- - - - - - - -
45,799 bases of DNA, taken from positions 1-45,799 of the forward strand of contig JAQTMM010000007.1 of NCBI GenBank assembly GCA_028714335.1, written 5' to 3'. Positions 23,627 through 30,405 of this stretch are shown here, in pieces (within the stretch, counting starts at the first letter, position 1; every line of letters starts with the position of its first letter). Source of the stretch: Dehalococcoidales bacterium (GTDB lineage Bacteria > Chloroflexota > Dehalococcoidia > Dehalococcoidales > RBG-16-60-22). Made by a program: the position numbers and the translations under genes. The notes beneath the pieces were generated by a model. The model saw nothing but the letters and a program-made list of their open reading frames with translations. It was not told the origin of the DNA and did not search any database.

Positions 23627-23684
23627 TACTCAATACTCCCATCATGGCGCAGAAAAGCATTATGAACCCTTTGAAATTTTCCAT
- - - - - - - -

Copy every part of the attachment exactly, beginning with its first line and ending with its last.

45,799 bases of DNA, taken from positions 1-45,799 of the forward strand of contig JAQTMM010000007.1 of NCBI GenBank assembly GCA_028714335.1, written 5' to 3'. Positions 23,627 through 30,405 of this stretch are shown here, in pieces (within the stretch, counting starts at the first letter, position 1; every line of letters starts with the position of its first letter). Source of the stretch: Dehalococcoidales bacterium (GTDB lineage Bacteria > Chloroflexota > Dehalococcoidia > Dehalococcoidales > RBG-16-60-22). Made by a program: the position numbers and the translations under genes. The notes beneath the pieces were generated by a model. The model saw nothing but the letters and a program-made list of their open reading frames with translations. It was not told the origin of the DNA and did not search any database.

Positions 23627-23684
23627 TACTCAATACTCCCATCATGGCGCAGAAAAGCATTATGAACCCTTTGAAATTTTCCAT